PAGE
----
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The Walt Disney Company

 

The Walt Disney Company, commonly known as Walt Disney or simply Disney is an American diversified multinational mass media and entertainment conglomerate headquartered at the Walt Disney Studios in Burbank, California. It is the world's largest independent media conglomerate in terms of revenue, ahead of NBCUniversal and WarnerMedia, which are owned by telecommunications giants Comcast and AT&T respectively. The company was founded on October 16, 1923 by brothers Walt and Roy O. Disney as the Disney Brothers Cartoon Studio; it also operated under the names The Walt Disney Studio and Walt Disney Productions before officially changing its name to The Walt Disney Company in 1986. The company established itself as a leader in the American animation industry before diversifying into live-action film production, television, and theme parks.
Disney continued to produce cartoons with Mickey Mouse and other characters,and began the Silly Symphony series with Columbia Pictures signing on as Symphonies distributor in August 1929. In September 1929, theater manager Harry Woodin requested permission to start a Mickey Mouse Club which Walt approved. In November, test comics strips were sent to King Features, who requested additional samples to show to the publisher, William Randolph Hearst. On December 16, the Walt Disney Studios partnership was reorganized as a corporation with the name of Walt Disney Productions, Limited with a merchandising division, Walt Disney Enterprises, and two subsidiaries, Disney Film Recording Company, Limited and Liled Realty and Investment Company for real estate holdings. Walt and his wife held 60% (6,000 shares) and Roy owned 40% of WD Productions. On December 30, King Features signed its first newspaper, New York Mirror, to publish the Mickey Mouse comic strip with Walt's permission.
The release of Cinderella in 1950 proved that feature-length animation could still succeed in the marketplace. Other releases of the period included Alice in Wonderland (1951) and Peter Pan (1953), both in production before the war began, and Disney's first all-live action feature, Treasure Island (1950). Other early all-live-action Disney films included The Story of Robin Hood and His Merrie Men (1952), The Sword and the Rose (1953), and 20,000 Leagues Under the Sea (1954). Disney ended its distribution contract with RKO in 1953, forming its own distribution arm, Buena Vista Distribution.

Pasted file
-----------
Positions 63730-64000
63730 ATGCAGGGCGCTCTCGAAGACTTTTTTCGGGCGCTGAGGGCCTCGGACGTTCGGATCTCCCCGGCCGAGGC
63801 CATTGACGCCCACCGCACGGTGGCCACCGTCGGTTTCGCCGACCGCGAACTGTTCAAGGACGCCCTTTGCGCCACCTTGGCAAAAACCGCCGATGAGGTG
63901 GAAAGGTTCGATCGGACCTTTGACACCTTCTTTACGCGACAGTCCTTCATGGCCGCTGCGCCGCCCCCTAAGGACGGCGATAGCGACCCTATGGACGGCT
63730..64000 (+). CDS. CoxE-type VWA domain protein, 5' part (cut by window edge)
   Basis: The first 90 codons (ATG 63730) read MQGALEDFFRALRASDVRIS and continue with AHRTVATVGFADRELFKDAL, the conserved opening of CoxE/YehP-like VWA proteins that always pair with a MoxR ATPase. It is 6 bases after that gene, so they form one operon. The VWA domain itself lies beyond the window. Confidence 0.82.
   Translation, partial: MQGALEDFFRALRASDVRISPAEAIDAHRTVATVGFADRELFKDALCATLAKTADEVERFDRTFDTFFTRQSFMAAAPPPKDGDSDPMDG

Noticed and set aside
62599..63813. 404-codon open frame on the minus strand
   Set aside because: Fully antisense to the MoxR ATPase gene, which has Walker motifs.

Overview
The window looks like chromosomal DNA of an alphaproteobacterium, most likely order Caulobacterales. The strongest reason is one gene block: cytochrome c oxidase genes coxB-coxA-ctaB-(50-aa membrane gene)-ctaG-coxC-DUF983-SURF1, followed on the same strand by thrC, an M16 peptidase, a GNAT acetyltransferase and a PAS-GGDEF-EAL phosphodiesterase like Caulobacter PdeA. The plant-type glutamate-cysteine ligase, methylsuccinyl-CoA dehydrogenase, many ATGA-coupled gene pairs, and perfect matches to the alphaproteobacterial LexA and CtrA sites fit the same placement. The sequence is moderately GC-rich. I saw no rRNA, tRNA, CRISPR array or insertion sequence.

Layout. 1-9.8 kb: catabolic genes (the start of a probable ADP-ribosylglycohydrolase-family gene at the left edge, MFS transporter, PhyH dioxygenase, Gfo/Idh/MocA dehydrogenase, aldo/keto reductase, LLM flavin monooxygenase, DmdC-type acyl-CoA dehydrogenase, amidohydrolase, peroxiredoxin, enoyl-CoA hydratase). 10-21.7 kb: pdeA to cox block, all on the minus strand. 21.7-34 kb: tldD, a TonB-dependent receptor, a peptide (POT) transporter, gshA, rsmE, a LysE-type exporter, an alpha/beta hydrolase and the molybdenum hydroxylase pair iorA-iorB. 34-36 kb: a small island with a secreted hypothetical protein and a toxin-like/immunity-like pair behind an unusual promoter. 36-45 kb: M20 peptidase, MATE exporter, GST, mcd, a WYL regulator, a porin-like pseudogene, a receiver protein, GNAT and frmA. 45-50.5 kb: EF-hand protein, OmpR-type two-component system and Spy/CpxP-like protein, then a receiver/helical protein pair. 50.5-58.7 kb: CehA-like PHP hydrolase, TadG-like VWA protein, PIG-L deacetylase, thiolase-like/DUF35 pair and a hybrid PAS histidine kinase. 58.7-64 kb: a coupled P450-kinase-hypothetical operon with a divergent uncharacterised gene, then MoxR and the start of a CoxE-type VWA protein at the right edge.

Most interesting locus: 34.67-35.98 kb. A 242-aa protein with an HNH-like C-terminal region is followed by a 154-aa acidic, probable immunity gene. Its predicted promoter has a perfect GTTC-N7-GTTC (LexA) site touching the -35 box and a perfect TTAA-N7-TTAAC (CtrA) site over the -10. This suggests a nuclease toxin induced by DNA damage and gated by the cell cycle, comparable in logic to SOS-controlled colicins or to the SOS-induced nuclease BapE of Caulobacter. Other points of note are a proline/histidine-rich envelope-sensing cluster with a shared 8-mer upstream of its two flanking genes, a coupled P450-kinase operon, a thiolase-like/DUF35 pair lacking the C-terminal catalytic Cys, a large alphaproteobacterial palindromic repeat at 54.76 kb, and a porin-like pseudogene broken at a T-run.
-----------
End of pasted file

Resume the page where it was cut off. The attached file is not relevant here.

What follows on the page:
While Walt Disney Productions continued releasing family-friendly films throughout the 1970s, such as Escape to Witch Mountain (1975) and Freaky Friday (1976), the films did not fare as well at the box office as earlier material. However, the animation studio saw success with Robin Hood (1973), The Rescuers (1977), and The Fox and the Hound (1981). As head of the studio, Miller attempted to make films to drive the profitable teenage market who generally passed on seeing Disney films. Inspired by the popularity of Star Wars, Disney produced the science-fiction adventure The Black Hole in 1979 that cost $20 million to make, but was lost in Star Wars' wake. The Black Hole was the first Disney film to carry a PG rating in the United States. Disney dabbled in the horror genre with The Watcher in the Woods, and financed the boldly innovative Tron; both films were released to minimal success.
Disney, which had taken control of the Anaheim Angels in 1996, purchased a majority stake in the team in 1998. That same year, Disney began a move into the internet field with the purchase of Starwave and 43% of Infoseek. In 1999, Disney purchased the remaining shares of Infoseek and launched the Go Network portal in January. Disney also launched its cruise line with the christening of Disney Magic and a sister ship, Disney Wonder. The Katzenberg case dragged on as his contract included a portion of the film revenue from ancillary markets forever. Katzenberg had offered $100 million to settle the case, but Eisner felt the original claim amount of about half a billion too much, but then the ancillary market clause was found. Disney lawyers tried to indicate a decline situation which reveal some of the problems in the company. ABC had declining rating and increasing costs while the film segment had two film failures. While neither party revealed the settlement amount, it is estimated at $200 million.

 


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